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Keeping A Journal

How to Start and Maintain a Journal for Coping


Updated August 30, 2012

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Photo Copyright Microsoft

Keeping a journal can help you cope with life with panic disorder.

Photo © Microsoft

Journal writing can be used as a coping technique in managing panic disorder, panic attacks, and agoraphobia. Through journal writing, you can explore your thoughts, express your emotions, and work through challenging feelings. Keeping a journal can also assist you in tracking your progress with panic and anxiety symptoms. Other benefits of include stress relief, enhanced creativity, and improved problem-solving skills.

Despite the numerous positive aspects of this coping strategy, many people find it difficult to keep up with a regular schedule of journal writing. To benefit from journal writing, it is important to simply get started and keep up with your efforts. The following offers some quick tips and guidelines to help you maintain a journal to cope with panic disorder:

Determine Your Journal Writing Method

To get started, you need to pick out a journal writing method that will work best for you. When picking out your journal, think carefully about what will be the easiest for you to maintain. For example, you may decide to go the traditional route and purchase a journal to write in. There are many different journals to choose from, making it easy to pick one out in a size and style that suits you.

If you want to keep it really simple or feel overwhelmed by the many journal options, consider using simple spiral notebook or even plain filler paper. Perhaps you prefer typing into a word processing program on your computer or even speaking into a tape recorder. Regardless of what journal writing method you choose, just make sure it fits your needs.

Decide on a Journal Focus or Theme

Journal writing can take on many different themes or formats. A few that you may want to consider include:

  • Gratitude Journal: This type of journal is used to write down all of the things in your life that you are grateful for. People with anxiety disorders tend to be negative thinkers. However, no matter how difficult your current situation is, there is always something in your life to be thankful for. A gratitude journal can help you overcome your negative thinking by allowing you to spend time on gratefulness and appreciation.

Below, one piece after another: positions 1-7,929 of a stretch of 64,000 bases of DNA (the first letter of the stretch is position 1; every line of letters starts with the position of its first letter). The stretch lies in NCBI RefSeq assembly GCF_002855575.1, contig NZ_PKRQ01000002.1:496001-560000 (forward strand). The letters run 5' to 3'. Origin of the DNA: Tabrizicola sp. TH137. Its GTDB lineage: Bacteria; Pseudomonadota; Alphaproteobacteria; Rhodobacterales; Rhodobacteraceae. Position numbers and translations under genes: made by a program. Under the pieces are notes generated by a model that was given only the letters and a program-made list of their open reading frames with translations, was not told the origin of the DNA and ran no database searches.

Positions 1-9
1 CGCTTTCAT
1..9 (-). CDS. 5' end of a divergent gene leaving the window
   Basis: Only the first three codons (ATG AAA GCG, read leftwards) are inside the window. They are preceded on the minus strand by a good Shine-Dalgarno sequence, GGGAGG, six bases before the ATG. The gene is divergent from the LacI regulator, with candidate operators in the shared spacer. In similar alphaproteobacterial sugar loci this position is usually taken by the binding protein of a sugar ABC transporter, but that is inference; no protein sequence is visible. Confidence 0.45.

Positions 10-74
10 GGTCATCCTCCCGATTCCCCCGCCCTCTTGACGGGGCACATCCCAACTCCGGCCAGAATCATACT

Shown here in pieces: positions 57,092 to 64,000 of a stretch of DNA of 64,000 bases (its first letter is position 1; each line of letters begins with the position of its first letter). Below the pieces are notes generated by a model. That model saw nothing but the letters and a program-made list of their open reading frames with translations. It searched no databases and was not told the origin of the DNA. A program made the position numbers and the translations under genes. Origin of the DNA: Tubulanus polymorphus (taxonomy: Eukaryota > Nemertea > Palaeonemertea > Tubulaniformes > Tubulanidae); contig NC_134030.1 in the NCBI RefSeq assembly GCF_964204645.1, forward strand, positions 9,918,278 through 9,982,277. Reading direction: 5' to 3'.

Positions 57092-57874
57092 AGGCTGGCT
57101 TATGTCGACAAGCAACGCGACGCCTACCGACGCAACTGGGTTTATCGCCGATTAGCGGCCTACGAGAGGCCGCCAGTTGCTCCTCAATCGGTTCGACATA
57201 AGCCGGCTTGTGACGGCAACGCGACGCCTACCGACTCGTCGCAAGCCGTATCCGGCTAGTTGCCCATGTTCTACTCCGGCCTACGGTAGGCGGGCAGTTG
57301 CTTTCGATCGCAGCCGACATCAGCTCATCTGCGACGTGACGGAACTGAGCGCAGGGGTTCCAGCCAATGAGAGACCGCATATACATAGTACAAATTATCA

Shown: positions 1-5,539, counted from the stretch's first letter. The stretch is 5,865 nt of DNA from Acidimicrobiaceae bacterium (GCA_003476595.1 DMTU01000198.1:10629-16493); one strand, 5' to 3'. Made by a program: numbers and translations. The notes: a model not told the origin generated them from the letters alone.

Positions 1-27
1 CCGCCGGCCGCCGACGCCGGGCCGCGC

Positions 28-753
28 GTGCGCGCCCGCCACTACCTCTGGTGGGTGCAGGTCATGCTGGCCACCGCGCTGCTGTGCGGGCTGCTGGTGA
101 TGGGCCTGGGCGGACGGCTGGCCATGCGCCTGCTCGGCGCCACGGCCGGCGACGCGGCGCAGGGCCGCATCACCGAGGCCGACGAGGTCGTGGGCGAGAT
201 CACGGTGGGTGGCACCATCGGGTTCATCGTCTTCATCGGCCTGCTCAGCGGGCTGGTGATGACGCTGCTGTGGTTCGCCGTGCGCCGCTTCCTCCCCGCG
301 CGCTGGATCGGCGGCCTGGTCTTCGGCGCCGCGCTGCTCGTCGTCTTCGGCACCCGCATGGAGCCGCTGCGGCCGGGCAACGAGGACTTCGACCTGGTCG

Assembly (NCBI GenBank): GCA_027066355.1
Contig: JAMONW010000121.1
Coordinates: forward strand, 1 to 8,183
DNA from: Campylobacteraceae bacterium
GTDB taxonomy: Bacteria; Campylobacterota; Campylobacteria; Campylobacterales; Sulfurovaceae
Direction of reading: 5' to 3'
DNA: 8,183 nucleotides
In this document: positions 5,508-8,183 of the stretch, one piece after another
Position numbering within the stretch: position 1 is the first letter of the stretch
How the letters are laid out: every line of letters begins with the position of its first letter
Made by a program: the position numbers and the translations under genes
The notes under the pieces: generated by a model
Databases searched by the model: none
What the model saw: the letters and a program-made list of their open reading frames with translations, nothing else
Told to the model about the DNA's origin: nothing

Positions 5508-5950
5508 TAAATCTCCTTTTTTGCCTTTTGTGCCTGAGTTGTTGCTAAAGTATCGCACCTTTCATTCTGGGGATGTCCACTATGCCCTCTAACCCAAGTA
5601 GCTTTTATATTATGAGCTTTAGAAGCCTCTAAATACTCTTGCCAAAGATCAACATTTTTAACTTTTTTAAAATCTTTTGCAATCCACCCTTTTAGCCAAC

• Panic Attack Diary: A journal can be used to track your panic attack symptoms and triggers. You can also write down your experience with different coping strategies and relaxation techniques. Using a journal this way affords you the opportunity to reflect on your progress and learn what works for you when it comes to dealing with your condition.
  • Dream Journal: To get on a regular schedule of journaling in the morning, try writing down your dreams when you first wake up. Capture as much detail as you can and determine if there is a relevant “message” of your dream. Initially, you may find that your dreams don’t seem to make much sense, but over time you may notice a pattern of themes that reveal a learning opportunity that is needed in your life.

These ideas are geared to get you started on your journal writing. However, journal themes are endless and the focus of your journal may change and evolve over time. No matter what you decide to write about, the point is to get started on and stay motivated to keep up with your journal.

Schedule Your Journal Writing Time

Maintaining a journal is a lot easier if you set aside time in your schedule to journal regularly. Try journaling for at least 10 to 15 minutes each day when you won’t be disturbed. Keep your journal in a place that is easily accessible for yourself, but is safe from anyone reading it. If you get off track and miss several days, don’t that let stop you from picking back up again. When practiced on a regular basis, journal writing will quickly become a routine part of your life.


Seaward, B. L. (2011). Managing Stress: Principles and Strategies for Health and Wellbeing, 7th Edition. Burlington, MA: Jones & Bartlett Learning.

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